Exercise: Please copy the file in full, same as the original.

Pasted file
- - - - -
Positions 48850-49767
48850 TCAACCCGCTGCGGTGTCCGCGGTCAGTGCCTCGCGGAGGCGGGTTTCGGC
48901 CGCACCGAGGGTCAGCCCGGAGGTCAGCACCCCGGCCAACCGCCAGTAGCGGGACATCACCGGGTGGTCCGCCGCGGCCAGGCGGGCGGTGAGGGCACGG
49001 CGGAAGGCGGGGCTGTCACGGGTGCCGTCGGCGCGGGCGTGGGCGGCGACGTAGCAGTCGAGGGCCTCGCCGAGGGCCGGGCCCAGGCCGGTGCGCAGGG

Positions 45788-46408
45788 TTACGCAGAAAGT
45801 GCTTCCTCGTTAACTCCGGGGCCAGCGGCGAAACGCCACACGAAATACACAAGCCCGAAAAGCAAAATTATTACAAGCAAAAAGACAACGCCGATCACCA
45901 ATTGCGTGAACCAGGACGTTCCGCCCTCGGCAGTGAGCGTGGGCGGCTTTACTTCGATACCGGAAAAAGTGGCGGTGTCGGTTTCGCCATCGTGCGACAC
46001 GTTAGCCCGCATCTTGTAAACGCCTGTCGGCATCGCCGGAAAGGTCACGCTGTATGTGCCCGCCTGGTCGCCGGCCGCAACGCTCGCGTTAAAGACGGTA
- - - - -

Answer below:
Positions 48850-49767
48850 TCAACCCGCTGCGGTGTCCGCGGTCAGTGCCTCGCGGAGGCGGGTTTCGGC
48901 CGCACCGAGGGTCAGCCCGGAGGTCAGCACCCCGGCCAACCGCCAGTAGCGGGACATCACCGGGTGGTCCGCCGCGGCCAGGCGGGCGGTGAGGGCACGG
49001 CGGAAGGCGGGGCTGTCACGGGTGCCGTCGGCGCGGGCGTGGGCGGCGACGTAGCAGTCGAGGGCCTCGCCGAGGGCCGGGCCCAGGCCGGTGCGCAGGG

Positions 45788-46408
45788 TTACGCAGAAAGT
45801 GCTTCCTCGTTAACTCCGGGGCCAGCGGCGAAACGCCACACGAAATACACAAGCCCGAAAAGCAAAATTATTACAAGCAAAAAGACAACGCCGATCACCA
45901 ATTGCGTGAACCAGGACGTTCCGCCCTCGGCAGTGAGCGTGGGCGGCTTTACTTCGATACCGGAAAAAGTGGCGGTGTCGGTTTCGCCATCGTGCGACAC
46001 GTTAGCCCGCATCTTGTAAACGCCTGTCGGCATCGCCGGAAAGGTCACGCTGTATGTGCCCGCCTGGTCGCCGGCCGCAACGCTCGCGTTAAAGACGGTA